Now, when you have those two groups together, you've got something in worldview significance, more important than just a political alignment. This tells us that those who are pressing for the sentencing and those who are on the receiving side of the sentencing are in a rare agreement that the sentences are not right, that reform is necessary. It tells us something about the health of the American political system. Even in this time, the partisan division, even when many people are questioning whether or not Congress can act, and the relationships between the branches of government are operational. Well, here's evidence that they are. It's a harbinger of hope and America's political scene. But it's also a reminder of the fact that on big issues like this, Congress is never willing to get far out in front of the American people.
The real change and the perception of this issue didn't take place, first of all, in Congress, it took place first of all in communities all over the United States. Congress isn't so much leading in this respect, as it is recognizing the leadership of the American people. Now, also, the leadership of the President of the United States. But as we think about the Christian imperative that the punishment fit the crime, and that our society reach the closest approximation of justice, outsider comment made to National Public Radio by Holly Harris, she's executive director of the U.S. Justice Action Organization, she said, and I quote, "Judges now have more discretion to deviate from those mandatory minimums when they think the punishment would not fit the crime."
That puts very important discretion in the hands of judges who can now to a greater degree than before if this legislation is passed, make certain that the punishment actually does fit the crime.
Sovereignty, subsidiarity, and the future of Europe: What the Brexit deal tells us about the prospect of the EU
But next, we turn to another story with huge worldview implications, most of which are simply not acknowledged in the mainstream media coverage. We're talking about the world's messiest divorce in history. It's actually not between a husband and a wife, it is between Britain and the European Union, the so-called Brexit. British voters voted quite unexpectedly in the views of the political elites early in 2016, to leave the European Union for Britain to declare its economic independence and to leave the union that had so characterized Europe in the post-war period.
This was a declaration that Britain intended to exercise and to assert its national sovereignty. But that, of course, led to a huge array of the most complicated questions ever confronted in modern politics. How in the world would a nation like the United Kingdom, which has been so integrated into the European Union exit? The word Brexit, as it became popularly known, was actually a clever political neologism. It was a word coined out of the blue, a combination of Britain and exit, thus Brexit.
It is really important to notice that the political elites first of all in Europe, but also in the United Kingdom were absolutely confident that the voters in the UK would never vote to leave the European Union. But that's exactly what they did. This then precipitated to the biggest political crisis in modern diplomatic history. How would the United Kingdom leave the European Union? That's still an unanswered question. It was declared earlier this week that the British government under Prime Minister Theresa May had reached a Brexit agreement with the forces in Brussels that are responsible for the European Union. It had to be a negotiated exit. This is how complicated the situation is.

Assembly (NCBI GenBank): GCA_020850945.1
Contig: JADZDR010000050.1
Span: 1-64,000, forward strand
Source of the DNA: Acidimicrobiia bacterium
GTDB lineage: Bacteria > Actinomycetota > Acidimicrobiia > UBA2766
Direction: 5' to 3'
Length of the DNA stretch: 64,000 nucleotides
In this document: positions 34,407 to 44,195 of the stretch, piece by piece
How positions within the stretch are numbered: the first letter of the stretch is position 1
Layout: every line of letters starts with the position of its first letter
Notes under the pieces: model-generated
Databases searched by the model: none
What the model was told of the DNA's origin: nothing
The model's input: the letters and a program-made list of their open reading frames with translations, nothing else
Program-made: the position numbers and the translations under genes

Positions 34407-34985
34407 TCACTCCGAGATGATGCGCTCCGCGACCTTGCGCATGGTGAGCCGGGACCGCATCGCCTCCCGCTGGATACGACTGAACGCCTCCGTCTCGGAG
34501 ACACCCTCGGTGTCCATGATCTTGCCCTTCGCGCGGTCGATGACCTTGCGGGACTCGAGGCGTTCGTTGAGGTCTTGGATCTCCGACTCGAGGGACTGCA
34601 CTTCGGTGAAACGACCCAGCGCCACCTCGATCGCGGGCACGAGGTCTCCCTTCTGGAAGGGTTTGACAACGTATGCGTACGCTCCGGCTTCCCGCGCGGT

Britain had been integrated into the immigration laws, integrated into the border laws, integrated into the economic policies, integrated within the custom system of the European Union. In essence, the European Union that came out of the ashes of the Second World War was an attempt to limit the sovereignty of those European states that would join the union and create a new super national authority, the European Union.
Now, as Christians, we need to pause for a moment and recognize there is a huge problem here. That problem is a violation of the principle of what is called subsidiarity. It's always good for Christians to be reminded of this principle. Subsidiarity is a basic principle of Christian theology, deeply embedded in the biblical worldview. It tells us that truth and reality and health subside at the most basic unit possible. If that sounds abstract, let me clarify. This means that the greatest unit of meaning is in the smallest unit of structure, which is to say that marriage is actually the centerpiece of civilization. Marriage is not healthy because the civilization is healthy. A civilization is healthy because marriage is healthy.
Marriage, the union of a man and a woman creating a family as that man and the woman have children, that creates the unit of greatest importance to the civilization. The functioning of healthy families is something that is so indispensable that no government at any level can alleviate what is missing if the family is broken. That's a pathology that is radically demonstrated in American society, and in so many other societies today.